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There has been a growing interest on understanding and optimizing Wireless Sensor Network MAC protocols in recent years, where the limited and constrained resources have driven research towards primarily reducing energy consumption of MAC functionalities. In this talk, we expose the prime focus of WSN MAC protocols, design guidelines that inspired these protocols, as well as drawbacks and shortcomings of the existing solutions and how existing and emerging technology will influence future solutions.

Abdelmalik Bachir received the graduate degree from the National Institute of Informatics, Algiers, Algeria, in 2001, the DEA diploma in informatics from the University of Marseille, France, in 2002, and the PhD degree from Grenoble Institute of Technology, France, in 2007. He took research positions at Avignon University, France Telecom R&D, Grenoble Institute of Technology, Imperial College London, as well as CERIST Research Centre, Algiers. Currently, he is a professor at Biskra University, Algeria and a consultant at Imperial Innovations. His research interests include: MAC and Routing protocols for wireless networks, wireless network deployment optimisation, mobile user mobility profiling, and inter-vehicle communication.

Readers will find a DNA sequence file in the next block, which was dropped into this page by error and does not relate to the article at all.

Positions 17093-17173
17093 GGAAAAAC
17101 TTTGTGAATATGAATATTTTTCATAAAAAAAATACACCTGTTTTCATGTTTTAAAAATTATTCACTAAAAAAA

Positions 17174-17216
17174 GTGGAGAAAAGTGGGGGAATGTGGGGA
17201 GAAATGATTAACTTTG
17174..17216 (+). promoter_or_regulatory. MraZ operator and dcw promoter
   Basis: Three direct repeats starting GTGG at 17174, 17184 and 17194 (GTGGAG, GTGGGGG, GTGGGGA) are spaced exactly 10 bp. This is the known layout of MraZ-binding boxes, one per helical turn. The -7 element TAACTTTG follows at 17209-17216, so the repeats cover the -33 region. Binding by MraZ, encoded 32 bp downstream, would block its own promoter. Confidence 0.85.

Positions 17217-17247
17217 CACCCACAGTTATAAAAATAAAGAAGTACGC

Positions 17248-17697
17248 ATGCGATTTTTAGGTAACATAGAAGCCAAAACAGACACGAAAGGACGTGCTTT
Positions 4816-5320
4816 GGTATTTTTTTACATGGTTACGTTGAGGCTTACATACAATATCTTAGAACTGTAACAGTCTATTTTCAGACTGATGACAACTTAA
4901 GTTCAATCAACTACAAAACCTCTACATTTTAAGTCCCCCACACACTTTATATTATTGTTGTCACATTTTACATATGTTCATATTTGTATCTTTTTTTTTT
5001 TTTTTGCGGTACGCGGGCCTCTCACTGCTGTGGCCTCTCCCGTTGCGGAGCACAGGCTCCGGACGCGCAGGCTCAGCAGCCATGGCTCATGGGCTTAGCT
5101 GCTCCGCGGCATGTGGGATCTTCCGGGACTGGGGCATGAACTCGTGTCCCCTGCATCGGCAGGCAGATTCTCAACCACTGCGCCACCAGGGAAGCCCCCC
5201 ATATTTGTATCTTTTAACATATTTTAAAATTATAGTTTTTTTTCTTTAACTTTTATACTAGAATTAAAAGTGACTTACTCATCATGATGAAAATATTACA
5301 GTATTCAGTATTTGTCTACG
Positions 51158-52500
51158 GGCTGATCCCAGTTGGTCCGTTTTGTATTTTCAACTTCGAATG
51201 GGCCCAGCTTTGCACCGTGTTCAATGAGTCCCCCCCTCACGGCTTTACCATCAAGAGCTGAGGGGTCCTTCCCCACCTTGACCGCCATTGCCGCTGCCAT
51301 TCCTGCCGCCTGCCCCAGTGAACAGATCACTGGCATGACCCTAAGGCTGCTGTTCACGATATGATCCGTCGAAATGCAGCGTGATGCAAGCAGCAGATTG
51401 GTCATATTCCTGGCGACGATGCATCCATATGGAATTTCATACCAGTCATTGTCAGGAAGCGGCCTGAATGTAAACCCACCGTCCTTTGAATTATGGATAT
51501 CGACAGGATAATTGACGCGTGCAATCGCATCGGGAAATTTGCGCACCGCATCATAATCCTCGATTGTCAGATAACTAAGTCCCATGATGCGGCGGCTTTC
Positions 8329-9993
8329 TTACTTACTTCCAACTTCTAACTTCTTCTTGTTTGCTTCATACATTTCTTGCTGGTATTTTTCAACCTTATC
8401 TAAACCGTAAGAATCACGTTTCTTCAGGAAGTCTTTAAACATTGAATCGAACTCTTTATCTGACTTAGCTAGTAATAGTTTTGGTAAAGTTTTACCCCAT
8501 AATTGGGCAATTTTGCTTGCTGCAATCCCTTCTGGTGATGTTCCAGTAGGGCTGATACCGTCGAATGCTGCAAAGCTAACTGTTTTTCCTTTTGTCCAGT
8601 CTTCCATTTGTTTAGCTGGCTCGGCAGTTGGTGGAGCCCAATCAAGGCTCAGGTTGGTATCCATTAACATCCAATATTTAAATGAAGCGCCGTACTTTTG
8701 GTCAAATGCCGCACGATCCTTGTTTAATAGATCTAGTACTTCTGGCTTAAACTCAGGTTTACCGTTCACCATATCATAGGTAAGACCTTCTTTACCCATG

CITI Talk: “Entropy and Cost of Anti Uniform Huffman Codes” by Daniela Tarniceriu, Technical University “Gh. Asachi” of Iasi, Romania in Amphi Chappe, June 12th

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In this talk, the class of anti-uniform Huffman (AUH) codes for anti-uniform sources with finite and infinite alphabets is considered. The characteristics of such sources as well as Huffman codes for such sources are first recalled. The sequence of bits corresponding to the output of a anti-uniform source encoded with a Huffman code is modeled by a Markov source. Its characteristics are derived from the encoding procedure describing the Huffman code. The Huffman encoding process is viewed as a transmission through a channel, which input would be the input symbols, and its output, the output bits.
The class of AUH sources is known for their property of achieving minimum redundancy in several situations. It has been shown that AUH codes potentially achieve the minimum redundancy of a Huffman code of a source for which the probability of one of the symbols is known. The AUH codes are efficient in highly unbalanced cost regime, with minimal average cost among all prefix–free codes. These properties determine a wide range of applications and motivate for the study of these sources from the information theory perspective.